Don't forget to visit our Patreon page at patreon.com/theaterinthenow and learn about how you can support Theater in the Now!


Spotlight On...Darcy Dunn

Name: Darcy Dunn

Hometown: Warren Township, NJ

Education: BA

Select Credits: Carmen, Rosina, Cherubino, Hansel, Dido

Why theater?: I’m a classical singer who in recent years has enjoyed doing some musical theater and theater.  I love learning a new character and being that character on stage.  I love the kind of sacred process of making someone else’s words and music real to myself, and then hopefully to an audience, and the sharing that goes on between actors, as well as between actor and audience. I love the stories. I love the heart and art of making theater and its power to change.

Who do you play in Grand Theft Musical?: I play two roles. Rose Roseglass – an optimistic, joyful, stage mother who loves her life and even more, her son Ernest; and Chloe - an ex-lover of heartthrob Guy Loverly

Tell us about Grand Theft Musical: It’s a farcical musical that borrows from musicals of the past (hence the title).  There is a Broadway show designed to fail, mobsters looming, unfulfilled love, devoted love; oversexed stars of the stage, a stripper with a heart of gold….  It’s fun-filled and silly, with poignant moments and lovely music, and a terrific cast of performers bringing all the fun to life.

What is it like being a part of Grand Theft Musical?: It is great fun working with this talented and hilarious cast and crew. Lissa Moira, our director and playwright, imbues all her productions with joy and depth.  Over time, she’s created a bit of a troupe by working again and again with favorite actors, many of whom are cast members in this production, and I think this sense of ensemble adds to the overall experience for audience and actors alike.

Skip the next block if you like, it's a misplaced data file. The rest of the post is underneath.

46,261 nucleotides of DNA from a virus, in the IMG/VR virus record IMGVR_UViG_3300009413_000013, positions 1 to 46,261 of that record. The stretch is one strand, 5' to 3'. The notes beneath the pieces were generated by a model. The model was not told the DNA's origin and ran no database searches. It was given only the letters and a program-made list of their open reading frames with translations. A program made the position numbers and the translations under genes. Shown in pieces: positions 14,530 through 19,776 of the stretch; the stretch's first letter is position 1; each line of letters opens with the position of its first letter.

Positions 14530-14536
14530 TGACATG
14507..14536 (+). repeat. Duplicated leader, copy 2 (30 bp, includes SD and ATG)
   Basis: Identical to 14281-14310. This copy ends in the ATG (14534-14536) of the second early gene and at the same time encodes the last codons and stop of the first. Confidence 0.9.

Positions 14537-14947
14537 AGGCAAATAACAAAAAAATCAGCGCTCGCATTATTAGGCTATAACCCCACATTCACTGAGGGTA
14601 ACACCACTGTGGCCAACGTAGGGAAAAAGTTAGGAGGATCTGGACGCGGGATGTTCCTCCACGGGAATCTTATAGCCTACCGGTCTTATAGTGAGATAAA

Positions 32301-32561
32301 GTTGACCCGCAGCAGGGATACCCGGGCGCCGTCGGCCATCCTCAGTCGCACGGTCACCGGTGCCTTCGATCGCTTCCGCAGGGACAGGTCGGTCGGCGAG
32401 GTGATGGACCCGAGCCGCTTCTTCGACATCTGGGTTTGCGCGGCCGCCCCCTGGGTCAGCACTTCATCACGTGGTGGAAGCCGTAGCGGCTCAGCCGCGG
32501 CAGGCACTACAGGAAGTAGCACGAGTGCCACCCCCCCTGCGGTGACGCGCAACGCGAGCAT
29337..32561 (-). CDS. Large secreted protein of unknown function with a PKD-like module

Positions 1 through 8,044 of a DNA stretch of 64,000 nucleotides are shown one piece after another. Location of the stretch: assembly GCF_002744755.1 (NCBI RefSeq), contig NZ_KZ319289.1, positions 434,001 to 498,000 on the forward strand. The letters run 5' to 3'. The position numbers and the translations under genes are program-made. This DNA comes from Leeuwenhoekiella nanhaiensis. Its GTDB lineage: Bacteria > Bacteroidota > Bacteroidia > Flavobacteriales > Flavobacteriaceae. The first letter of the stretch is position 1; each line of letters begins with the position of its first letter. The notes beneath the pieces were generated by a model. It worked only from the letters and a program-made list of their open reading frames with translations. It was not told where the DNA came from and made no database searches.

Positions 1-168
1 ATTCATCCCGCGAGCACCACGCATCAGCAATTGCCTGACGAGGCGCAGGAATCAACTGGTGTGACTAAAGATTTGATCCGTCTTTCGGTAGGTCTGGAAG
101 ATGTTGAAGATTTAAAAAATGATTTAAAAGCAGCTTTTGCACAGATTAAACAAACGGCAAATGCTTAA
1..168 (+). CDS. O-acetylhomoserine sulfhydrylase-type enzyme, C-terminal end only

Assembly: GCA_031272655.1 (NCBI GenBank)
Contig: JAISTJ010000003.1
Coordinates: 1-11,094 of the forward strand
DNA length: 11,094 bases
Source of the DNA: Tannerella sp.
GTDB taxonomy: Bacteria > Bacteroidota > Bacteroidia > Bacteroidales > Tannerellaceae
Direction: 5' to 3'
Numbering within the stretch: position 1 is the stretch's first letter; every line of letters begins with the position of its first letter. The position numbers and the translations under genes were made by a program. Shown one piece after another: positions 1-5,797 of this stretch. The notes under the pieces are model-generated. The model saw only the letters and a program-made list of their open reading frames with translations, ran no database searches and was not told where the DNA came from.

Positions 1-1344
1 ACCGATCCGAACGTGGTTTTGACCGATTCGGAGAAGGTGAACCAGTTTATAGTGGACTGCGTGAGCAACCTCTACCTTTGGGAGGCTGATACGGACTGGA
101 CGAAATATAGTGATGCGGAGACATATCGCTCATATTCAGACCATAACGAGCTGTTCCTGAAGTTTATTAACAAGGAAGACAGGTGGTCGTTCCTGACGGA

What kind of theater speaks to you? What or who inspires you as an artist?: Comedy, on the one hand, and psychological drama on the other.  Some favorite inspirations:  Stephen Colbert (our dog is named Colby), Carol Burnett, Maya Angelou, Joyce DiDinato.

Any roles you’re dying to play?: I’m still new to theater roles, so I’m open! I’ve always wanted to sing Mimi in La Boheme. As a mezzo, that hasn’t been an option, but stay tuned….

What’s your favorite showtune?: "Finishing the Hat"; "Mr. Snow"; "How Could I Ever Know"; "It Ain’t Necessarily So."

If you could work with anyone you’ve yet to work with, who would it be?: Not to sound ridiculous, but who wouldn’t I like to work with?  I admire and love so many actors.

Who would play you in a movie about yourself, and what would it be called?: How about Frances McDormand?  Title:  "That Wasn’t Even My Worst Stepmother"

If you could go back in time and see any play or musical you missed, what would it be?: Angels in America

What show have you recommended to your friends?: Tristan und Isolde at the Met

What’s your biggest guilty pleasure?: Gritty psychological crime dramas.

What’s up next?: A weekend with American Bolero Dance (Spanish and Flamenco) Company in June at the Secret Theater in Queens.